When I published the second ADHD book, the 365 tips of the day, it was only as an e-book. This was partly because each page had wonderful links to other good site. However, with time, many of those links are no longer operable. That certainly detracts from the book. Besides, I’ve wanted to have a print edition as well. So I’m re-doing it. I’ve finished the first total review, I’ve done editing and identified the pages that are weak. I’ve deleted all the links. My next review will insert better tips for the weak pages. Then I’ll do a third review, editing everything again. Hopefully, that will be enough.
Tip number one: organize. Break the project into parts, don’t think of it as the whole or try to do it all at once.
Tip number two: remember, nothing is permanent, everything changes. For example, do not buy stocks in a buggy whip company.
The book is meant to be read one page a day, for 365 days. But, I have more good tips than that and so I am adding extras.
Tip number three: do not accept unnecessary limitations.
Just before this, I finally finished my autobiography. Many, many drafts. But I ran out of gas and I just quit and published it. The point is, it’s really only for my descendants, not to make sales. Therefore, the many errors that remain don’t matter much. And it’s finally published and not hanging over my head anymore.
Tip number four: Sometimes, good enough is good enough.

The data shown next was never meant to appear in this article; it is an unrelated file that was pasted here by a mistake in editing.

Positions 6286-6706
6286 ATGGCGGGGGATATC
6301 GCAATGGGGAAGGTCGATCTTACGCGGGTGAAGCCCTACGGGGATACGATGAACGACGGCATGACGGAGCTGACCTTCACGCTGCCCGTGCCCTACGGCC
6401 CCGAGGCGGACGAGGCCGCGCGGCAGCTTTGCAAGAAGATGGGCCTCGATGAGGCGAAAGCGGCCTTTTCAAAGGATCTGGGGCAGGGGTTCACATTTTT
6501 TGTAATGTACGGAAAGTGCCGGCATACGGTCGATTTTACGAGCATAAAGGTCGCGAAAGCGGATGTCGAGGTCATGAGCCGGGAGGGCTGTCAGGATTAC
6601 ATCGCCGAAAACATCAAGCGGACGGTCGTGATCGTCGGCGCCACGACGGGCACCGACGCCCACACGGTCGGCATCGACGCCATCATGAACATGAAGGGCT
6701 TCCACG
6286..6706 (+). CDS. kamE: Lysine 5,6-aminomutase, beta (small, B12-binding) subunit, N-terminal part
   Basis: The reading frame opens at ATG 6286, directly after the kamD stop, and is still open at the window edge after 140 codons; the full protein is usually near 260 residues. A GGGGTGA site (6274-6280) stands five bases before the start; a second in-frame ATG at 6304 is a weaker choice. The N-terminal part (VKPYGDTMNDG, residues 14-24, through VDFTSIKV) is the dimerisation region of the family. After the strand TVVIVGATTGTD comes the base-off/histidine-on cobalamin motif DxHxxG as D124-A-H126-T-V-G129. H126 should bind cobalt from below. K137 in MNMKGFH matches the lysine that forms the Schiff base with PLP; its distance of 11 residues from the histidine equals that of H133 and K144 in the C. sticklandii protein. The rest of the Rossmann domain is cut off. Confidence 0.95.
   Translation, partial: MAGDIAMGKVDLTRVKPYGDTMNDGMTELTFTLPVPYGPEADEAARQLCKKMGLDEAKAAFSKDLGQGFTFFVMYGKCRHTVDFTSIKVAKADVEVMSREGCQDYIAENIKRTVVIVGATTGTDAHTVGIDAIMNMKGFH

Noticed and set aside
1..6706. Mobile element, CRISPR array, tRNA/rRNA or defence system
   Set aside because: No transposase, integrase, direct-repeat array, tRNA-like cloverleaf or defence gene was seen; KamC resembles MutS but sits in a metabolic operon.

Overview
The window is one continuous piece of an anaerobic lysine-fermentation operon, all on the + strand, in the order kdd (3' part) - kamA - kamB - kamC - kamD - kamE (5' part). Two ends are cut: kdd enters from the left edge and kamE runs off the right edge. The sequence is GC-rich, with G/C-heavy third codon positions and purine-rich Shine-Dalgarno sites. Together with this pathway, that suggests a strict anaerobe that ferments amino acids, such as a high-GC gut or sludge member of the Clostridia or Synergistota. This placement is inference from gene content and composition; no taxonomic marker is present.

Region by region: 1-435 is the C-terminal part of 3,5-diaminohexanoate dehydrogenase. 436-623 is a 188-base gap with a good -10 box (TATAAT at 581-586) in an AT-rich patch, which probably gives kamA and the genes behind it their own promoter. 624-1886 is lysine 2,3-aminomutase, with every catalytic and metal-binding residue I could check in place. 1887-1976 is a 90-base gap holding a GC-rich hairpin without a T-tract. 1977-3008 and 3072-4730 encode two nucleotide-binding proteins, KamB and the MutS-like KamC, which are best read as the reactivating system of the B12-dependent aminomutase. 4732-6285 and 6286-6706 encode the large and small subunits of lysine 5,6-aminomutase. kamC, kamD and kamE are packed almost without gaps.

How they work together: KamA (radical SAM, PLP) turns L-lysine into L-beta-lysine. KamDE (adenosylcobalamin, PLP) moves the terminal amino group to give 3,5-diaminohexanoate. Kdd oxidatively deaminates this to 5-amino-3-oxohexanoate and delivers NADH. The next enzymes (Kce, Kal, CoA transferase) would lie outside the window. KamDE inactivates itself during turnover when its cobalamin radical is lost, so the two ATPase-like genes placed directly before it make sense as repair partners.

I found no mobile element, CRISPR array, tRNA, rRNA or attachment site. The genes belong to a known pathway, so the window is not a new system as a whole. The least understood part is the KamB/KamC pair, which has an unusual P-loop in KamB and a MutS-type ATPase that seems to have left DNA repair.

My fourth book, The Bully, I also got fed up with and published before it was ready. It needed another draft, or two, or three. But I was tired of it. I may go back and revise it, some day. Or not. But it was for the general public, to educate people about bullies. And so that may be worth doing.
Tip number five: Sometimes, you do need to push for improvement, although never for perfection.
Tip number six: Even with ADHD, it is possible to be an author. It’s just not very easy.
Bonus Tip O the Day:
It’s hard to get myself to write these posts when I’m on vacation, but I do try to keep up. It’s easier if I dictate them into my phone and email them to myself. I’m able to fool myself into feeling that it’s not as much work.
Your thoughts about the reviewing of books reminds me of the tips on one of my favourite authors (Stephen King) from his book “On writing”. You should do two drafts of the book before you show it to anyone. The first draft, you write as if you would never show it to anyone. The second draft, you write as someone you love would be looking over your shoulder. I’m not into writing, but I found his tips on writing books pretty swell. 🙂
Anon – actually I usually do more than two drafts before I show it to anyone, but even then it’s usually so flawed it’s embarassing.
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Maybe you could consider hiring someone to review your books after you’ve become fed up with them, so you can have some work off your hands while still delivering a well-finished product 🙂
I often get to the point where I’ve worked so much on something that I can barely stand to look at it. I have a hard time submitting my work to other people’s eyes, but I think it’d benefit from it (we all need external feedback sometimes) so I’m trying to work on it.
So we could say… Tip 7: when the task has gotten you tired, consider getting help!
I do get beta reviewer before I publish, but not so many on the uatobiography. Still, your suggestion is apt. When I run out of gas, that could be a good time to pause and get one more review. Then I might be able to restart after a while.
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